After a brutally dry year and scorchingly hot summer even by South Texas standards, San Antonio will be glad to learn weather forecasters expect some relief in 2023.
While 2022 was the city’s second driest in recorded history with just 11.5 inches of rain — only 1917 was drier with 10.11 inches — meteorologists and climatologists expect San Antonio’s precipitation levels to return to its more typical average of about 31 inches this year.
The driver behind a wetter year is the expected end of the weather pattern known as La Niña — a phenomenon that pushes the Pacific jet stream north, typically bringing warmer temperatures but less rain to the southern United States while making the northern U.S. and Canada wetter and colder.
For the last three years, South Texas has been experiencing La Niña, said Andrew Quigley, a National Weather Service meteorologist in New Braunfels. It’s not often La Niña hangs around for three straight years — that’s only ever happened two other times in recorded weather history.
As of now, Texas is still in La Niña weather pattern, said State Climatologist John Nielsen-Gammon — hence the warmer-than-usual winter weather in South Texas and the chillier-than-usual winter for the north.
The typical average temperature for December in San Antonio is 53.5 degrees Fahrenheit; last month averaged 55.4 F.
That doesn’t mean you won’t get to wear that cute sweater you got for Christmas this year, however; cold snaps can still punch through La Niña, and we still have several more weeks of winter.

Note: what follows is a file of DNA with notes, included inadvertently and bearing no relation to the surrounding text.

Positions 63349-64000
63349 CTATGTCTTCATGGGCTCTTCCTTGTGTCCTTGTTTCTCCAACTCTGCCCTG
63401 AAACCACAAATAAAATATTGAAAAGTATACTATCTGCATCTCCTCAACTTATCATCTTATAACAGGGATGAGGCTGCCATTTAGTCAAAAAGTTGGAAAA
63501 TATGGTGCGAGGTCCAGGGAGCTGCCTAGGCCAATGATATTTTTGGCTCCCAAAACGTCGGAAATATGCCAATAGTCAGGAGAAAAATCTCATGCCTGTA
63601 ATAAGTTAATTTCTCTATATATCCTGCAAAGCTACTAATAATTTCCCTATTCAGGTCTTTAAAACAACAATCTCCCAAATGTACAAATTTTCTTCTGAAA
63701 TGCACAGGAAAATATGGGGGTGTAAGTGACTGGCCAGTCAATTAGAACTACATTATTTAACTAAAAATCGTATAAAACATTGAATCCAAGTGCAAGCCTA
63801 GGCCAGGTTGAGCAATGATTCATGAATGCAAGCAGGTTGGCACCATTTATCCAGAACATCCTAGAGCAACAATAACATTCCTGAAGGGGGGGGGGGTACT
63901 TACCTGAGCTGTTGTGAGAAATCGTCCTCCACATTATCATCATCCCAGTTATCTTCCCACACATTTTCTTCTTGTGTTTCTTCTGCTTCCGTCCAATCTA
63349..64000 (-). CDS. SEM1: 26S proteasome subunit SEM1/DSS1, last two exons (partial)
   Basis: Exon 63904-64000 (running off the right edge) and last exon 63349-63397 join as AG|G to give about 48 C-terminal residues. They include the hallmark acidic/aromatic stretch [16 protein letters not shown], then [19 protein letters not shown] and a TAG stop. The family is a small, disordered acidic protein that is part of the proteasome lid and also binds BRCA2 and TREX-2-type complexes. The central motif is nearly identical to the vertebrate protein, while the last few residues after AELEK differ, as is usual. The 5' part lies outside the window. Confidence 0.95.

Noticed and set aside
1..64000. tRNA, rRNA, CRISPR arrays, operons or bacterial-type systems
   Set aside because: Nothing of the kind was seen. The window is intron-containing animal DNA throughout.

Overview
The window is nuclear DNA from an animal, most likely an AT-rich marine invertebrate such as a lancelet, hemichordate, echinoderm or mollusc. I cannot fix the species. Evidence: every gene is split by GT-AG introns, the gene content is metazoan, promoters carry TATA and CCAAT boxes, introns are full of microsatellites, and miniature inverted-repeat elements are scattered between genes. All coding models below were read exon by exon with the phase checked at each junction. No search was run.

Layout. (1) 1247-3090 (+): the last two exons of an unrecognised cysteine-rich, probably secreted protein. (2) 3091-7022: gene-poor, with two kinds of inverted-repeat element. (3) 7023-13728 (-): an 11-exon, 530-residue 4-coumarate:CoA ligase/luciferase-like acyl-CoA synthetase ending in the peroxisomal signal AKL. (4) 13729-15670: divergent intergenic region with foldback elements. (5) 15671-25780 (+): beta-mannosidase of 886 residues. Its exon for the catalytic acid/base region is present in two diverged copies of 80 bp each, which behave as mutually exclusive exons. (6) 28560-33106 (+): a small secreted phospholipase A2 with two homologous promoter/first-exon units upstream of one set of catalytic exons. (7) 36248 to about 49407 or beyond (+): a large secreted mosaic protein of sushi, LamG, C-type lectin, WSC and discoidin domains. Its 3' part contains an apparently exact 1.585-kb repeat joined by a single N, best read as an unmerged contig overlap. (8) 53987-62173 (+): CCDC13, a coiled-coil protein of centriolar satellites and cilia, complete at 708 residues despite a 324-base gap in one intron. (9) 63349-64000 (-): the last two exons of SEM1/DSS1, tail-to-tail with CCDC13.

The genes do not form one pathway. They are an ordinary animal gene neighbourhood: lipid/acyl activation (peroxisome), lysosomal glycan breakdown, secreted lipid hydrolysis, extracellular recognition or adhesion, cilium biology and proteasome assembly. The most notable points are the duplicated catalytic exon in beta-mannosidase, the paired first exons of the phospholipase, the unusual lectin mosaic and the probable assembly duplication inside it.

Nielsen-Gammon also cautioned that just because La Niña is expected to shift away this year doesn’t mean we will see the return of her opposite, El Niño, which typically brings wetter, cooler conditions to the South and warmer, drier conditions to the North. We might see a “neutral” year, in which neither weather patterns are active, he said: “We would then simply have to expect the unexpected.”
That aligns with what CPS Energy’s chief meteorologist, Brian Alonzo, told trustees last fall, citing data from the Climate Prediction Center, an agency within the National Oceanic and Atmospheric Administration. Alonzo said there are indications San Antonio may start transitioning to “a more neutral type of situation” and could see more rain as soon as the latter half of this winter.
But experts said it’s hard to predict whether the additional rainfall will push San Antonio out of last year’s grueling drought conditions.
“We’d need to play catch-up, which means we’d need a lot of rain,” Quigley said.
As of last week, the Edwards Aquifer’s J-17 well was recorded at 636 feet — considerably below its non-drought 10-day average of 660 feet or above.
Nielsen-Gammon said even if South Texas does experience El Niño this year, the region might not get much rain until the fall — meaning we could be in for another dry spring and summer.
“Although again, if it is neutral, we could see some normal amounts of rain in the spring, which would ideally give us a slightly cooler summer,” he said.
May, June, July and August 2022 were each San Antonio’s hottest since record-keeping began, combining to make for the region’s hottest summer on record.
While summer heat waves are typical in Texas, climate change is influencing their severity, Nielsen-Gammon said. And as weather conditions become more severe due to climate change, drier and longer droughts will become more prevalent, he said.
Those conditions also mean Texas will likely see more wildfires, experts say.
“We will likely be seeing average temperatures hold at a degree or two above past averages from now on,” Nielsen-Gammon said.